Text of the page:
Bloomberg News

Gold Declines as Europe’s Debt Crisis Strengthens Dollar

July 16, 2012

Gold futures fell for the fourth time in five sessions as the Federal Reserve has refrained from announcing more stimulus measures amid mounting signs of slowing global growth.

The International Monetary Fund cut its 2013 global-growth forecast to 3.9 percent from a 4.1 percent estimate in April amid Europe’s prolonged debt crisis. Fed Chairman Ben S. Bernanke will testify before the Senate tomorrow. At its June meeting, the U.S. central bank expanded its program to replace short-term bonds with longer-term debt, while holding off from announcing additional purchases.

“The market wants to know what Bernanke is thinking,” Frank Lesh, a trader at FuturePath Trading in Chicago, said in a telephone interview. “The question now is will there will be any hint of new stimulus measures to stem the slowdown.”

Gold futures for August delivery fell 40 cents to settle at $1,591.60 an ounce at 1:45 p.m. on the Comex in New York. The precious metal has declined 0.8 percent this month.

Hedge funds and other money managers cut their bets on higher gold prices by 18 percent in the week ended July 10, U.S. Commodity Futures Trading Commission data show.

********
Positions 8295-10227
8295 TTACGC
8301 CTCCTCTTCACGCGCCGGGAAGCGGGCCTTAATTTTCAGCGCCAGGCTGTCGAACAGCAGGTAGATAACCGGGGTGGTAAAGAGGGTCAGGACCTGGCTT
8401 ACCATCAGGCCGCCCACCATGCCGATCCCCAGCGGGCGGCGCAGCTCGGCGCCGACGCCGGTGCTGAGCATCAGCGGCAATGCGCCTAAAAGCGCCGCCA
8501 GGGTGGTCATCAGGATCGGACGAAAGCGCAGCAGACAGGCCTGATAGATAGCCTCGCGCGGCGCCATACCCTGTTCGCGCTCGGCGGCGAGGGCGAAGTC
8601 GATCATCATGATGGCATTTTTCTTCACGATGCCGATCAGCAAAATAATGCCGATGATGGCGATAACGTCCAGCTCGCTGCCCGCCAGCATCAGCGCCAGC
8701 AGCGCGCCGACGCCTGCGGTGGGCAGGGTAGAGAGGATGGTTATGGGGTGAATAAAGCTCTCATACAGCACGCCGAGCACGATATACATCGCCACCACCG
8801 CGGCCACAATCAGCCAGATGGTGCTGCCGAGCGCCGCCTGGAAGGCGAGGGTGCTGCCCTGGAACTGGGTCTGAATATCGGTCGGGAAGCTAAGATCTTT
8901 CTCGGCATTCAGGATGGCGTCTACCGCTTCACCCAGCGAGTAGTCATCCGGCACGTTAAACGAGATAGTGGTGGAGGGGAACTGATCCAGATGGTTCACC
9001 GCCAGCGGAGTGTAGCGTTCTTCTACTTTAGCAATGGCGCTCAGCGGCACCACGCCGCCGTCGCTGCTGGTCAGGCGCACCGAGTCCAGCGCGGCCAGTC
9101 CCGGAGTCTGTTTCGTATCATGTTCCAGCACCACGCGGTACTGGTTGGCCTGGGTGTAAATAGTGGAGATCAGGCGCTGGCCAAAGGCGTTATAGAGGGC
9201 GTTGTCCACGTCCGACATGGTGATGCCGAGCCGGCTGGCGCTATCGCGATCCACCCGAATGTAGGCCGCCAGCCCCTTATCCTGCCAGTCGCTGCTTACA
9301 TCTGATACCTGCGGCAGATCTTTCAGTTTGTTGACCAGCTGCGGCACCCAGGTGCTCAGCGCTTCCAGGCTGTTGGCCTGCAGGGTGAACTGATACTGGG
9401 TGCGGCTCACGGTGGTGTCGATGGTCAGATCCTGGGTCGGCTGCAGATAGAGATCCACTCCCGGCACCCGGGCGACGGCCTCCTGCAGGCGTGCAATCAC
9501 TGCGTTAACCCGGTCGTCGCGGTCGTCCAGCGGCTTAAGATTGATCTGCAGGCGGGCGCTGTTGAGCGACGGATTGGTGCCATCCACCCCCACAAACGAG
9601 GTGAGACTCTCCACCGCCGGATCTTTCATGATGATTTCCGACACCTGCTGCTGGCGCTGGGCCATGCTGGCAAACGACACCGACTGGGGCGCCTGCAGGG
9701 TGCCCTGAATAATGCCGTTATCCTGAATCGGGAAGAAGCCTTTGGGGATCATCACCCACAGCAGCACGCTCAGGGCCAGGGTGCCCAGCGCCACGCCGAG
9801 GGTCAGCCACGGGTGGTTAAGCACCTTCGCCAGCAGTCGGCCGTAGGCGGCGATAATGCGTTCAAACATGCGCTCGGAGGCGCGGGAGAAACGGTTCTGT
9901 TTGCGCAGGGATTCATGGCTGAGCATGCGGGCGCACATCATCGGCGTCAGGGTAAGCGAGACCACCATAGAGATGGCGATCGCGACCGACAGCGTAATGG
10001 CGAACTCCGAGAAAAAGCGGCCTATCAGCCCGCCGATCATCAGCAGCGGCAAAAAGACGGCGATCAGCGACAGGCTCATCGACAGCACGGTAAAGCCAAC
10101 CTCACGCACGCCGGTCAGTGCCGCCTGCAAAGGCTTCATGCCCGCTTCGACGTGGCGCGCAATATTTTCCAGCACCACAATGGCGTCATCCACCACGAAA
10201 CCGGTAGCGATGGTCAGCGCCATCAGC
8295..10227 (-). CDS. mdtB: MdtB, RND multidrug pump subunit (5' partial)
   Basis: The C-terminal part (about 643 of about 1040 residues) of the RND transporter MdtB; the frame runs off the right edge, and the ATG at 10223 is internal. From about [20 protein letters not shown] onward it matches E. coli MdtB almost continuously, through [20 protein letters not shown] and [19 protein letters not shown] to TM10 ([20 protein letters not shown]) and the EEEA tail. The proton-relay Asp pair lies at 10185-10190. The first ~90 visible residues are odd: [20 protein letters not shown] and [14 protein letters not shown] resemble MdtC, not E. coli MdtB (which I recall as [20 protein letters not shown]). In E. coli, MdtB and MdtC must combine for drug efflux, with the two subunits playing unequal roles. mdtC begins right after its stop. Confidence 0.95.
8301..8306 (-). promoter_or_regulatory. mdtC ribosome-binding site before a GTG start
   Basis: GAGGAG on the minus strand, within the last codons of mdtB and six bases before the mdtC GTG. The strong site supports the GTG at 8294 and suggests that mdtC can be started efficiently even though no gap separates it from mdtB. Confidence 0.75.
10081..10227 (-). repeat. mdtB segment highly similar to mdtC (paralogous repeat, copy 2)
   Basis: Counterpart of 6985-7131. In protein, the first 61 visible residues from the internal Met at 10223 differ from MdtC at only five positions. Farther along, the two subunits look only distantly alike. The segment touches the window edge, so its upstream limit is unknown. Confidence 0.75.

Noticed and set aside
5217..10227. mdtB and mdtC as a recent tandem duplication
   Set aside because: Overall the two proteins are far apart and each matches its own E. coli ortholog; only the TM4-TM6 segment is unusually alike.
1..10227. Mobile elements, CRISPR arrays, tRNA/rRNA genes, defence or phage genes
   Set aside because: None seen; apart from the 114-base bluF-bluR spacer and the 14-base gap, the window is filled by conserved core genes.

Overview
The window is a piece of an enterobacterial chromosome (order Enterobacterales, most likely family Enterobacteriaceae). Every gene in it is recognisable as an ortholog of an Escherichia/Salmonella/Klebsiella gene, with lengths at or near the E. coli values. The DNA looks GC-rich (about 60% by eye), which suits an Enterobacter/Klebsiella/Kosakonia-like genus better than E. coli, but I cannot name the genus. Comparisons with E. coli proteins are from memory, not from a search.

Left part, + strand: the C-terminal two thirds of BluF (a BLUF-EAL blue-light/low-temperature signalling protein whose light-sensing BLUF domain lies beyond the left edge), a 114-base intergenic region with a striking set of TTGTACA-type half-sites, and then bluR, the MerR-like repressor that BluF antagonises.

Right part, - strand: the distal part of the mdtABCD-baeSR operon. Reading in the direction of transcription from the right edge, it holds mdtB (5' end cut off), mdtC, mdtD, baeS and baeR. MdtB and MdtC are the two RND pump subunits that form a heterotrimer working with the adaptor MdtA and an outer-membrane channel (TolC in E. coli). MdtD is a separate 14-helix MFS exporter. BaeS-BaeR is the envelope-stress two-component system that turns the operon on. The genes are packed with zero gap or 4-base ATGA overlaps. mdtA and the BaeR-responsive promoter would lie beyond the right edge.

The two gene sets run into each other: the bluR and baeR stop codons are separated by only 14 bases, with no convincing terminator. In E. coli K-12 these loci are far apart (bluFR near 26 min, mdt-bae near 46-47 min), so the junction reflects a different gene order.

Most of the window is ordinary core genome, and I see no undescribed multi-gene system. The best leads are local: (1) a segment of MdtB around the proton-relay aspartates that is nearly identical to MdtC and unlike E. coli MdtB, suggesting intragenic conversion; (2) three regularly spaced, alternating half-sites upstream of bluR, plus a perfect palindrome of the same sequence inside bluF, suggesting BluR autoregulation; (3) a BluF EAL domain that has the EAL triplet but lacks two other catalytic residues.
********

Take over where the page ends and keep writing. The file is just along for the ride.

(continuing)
“Gold has been pulled and pushed on the back of expectations of further quantitative easing and remains under pressure from the stronger U.S. dollar,” Suki Cooper, an analyst at Barclays Plc in New York, wrote today in a report.

The dollar gained 3.3 percent against a basket of currencies last quarter, while bullion retreated 4 percent.

Silver futures for September delivery slipped 0.2 percent to $27.321 an ounce on the Comex.

On the New York Mercantile Exchange, platinum futures for October delivery fell 1.2 percent to $1,417.30 an ounce. Palladium futures for September delivery retreated 1.3 percent to $577.85 an ounce.

To contact the reporters on this story: Debarati Roy in New York at droy5@bloomberg.net; Nicholas Larkin in London at nlarkin1@bloomberg.net

To contact the editor responsible for this story: Steve Stroth at sstroth@bloomberg.net


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